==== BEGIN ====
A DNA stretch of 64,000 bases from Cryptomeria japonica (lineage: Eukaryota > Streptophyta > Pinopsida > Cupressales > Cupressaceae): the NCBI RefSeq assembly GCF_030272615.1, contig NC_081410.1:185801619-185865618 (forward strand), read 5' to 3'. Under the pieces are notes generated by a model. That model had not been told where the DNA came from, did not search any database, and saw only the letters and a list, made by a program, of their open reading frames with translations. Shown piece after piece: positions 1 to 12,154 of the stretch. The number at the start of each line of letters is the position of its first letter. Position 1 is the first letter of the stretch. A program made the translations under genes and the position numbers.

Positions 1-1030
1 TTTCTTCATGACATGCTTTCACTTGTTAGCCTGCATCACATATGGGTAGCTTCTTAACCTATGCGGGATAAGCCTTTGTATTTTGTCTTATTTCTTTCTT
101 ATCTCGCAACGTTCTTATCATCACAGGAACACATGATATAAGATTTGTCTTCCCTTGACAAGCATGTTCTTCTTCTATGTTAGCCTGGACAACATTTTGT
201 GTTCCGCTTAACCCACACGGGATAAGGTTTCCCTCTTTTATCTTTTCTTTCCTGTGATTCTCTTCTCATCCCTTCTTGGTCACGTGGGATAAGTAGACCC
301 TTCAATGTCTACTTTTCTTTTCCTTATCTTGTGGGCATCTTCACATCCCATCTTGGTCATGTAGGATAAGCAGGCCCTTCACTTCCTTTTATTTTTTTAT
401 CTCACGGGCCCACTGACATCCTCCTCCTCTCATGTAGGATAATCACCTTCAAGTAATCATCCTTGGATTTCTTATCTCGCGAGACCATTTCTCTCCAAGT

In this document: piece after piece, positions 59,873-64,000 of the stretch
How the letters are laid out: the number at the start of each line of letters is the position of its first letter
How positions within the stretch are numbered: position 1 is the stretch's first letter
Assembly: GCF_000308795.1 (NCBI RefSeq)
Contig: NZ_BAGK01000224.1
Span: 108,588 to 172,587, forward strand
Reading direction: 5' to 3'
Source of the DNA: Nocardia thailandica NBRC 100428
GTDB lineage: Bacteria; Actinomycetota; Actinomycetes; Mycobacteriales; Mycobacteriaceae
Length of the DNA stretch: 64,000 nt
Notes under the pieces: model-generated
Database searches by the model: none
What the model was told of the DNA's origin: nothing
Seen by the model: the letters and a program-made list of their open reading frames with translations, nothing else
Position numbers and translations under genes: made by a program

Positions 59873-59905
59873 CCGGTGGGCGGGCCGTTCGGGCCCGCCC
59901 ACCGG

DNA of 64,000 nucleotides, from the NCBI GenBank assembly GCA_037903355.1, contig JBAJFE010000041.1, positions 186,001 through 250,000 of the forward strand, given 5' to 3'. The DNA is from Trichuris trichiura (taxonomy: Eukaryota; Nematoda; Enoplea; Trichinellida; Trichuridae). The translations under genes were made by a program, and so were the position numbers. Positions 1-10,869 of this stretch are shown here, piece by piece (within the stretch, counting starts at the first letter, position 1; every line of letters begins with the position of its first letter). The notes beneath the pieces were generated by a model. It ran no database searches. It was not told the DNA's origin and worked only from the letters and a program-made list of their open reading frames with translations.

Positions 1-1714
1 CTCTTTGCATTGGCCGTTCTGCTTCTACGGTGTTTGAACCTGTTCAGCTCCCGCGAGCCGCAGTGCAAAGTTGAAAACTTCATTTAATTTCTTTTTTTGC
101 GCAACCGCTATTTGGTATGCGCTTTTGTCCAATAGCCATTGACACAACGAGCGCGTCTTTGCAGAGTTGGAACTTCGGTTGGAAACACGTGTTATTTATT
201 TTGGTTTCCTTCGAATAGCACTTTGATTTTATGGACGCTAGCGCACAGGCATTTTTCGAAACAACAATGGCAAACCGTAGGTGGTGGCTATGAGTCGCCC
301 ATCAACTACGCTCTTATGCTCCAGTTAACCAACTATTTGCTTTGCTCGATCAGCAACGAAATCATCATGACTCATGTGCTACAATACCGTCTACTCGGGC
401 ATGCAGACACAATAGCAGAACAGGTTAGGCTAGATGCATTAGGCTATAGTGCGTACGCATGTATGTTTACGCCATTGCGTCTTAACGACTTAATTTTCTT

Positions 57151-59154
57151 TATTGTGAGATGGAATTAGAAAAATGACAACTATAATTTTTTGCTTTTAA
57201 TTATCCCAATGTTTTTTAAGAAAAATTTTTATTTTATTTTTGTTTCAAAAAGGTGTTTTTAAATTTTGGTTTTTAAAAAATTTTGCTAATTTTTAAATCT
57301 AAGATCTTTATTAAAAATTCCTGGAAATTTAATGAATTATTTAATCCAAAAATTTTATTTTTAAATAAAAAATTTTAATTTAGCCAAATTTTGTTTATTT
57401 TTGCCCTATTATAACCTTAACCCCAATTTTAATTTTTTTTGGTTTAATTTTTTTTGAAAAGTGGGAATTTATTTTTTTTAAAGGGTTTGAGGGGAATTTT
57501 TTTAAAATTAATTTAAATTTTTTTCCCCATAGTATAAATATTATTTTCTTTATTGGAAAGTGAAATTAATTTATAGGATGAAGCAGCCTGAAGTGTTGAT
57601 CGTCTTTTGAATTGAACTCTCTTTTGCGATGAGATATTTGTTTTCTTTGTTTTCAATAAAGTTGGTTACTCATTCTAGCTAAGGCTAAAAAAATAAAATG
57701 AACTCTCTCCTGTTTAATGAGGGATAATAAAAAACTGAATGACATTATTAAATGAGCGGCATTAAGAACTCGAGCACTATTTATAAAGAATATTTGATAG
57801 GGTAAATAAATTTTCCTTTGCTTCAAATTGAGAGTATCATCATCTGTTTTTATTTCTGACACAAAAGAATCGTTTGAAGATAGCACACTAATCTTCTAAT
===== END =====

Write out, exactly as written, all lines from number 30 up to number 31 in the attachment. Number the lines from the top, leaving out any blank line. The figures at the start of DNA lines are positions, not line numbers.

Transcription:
201 TTGGTTTCCTTCGAATAGCACTTTGATTTTATGGACGCTAGCGCACAGGCATTTTTCGAAACAACAATGGCAAACCGTAGGTGGTGGCTATGAGTCGCCC
301 ATCAACTACGCTCTTATGCTCCAGTTAACCAACTATTTGCTTTGCTCGATCAGCAACGAAATCATCATGACTCATGTGCTACAATACCGTCTACTCGGGC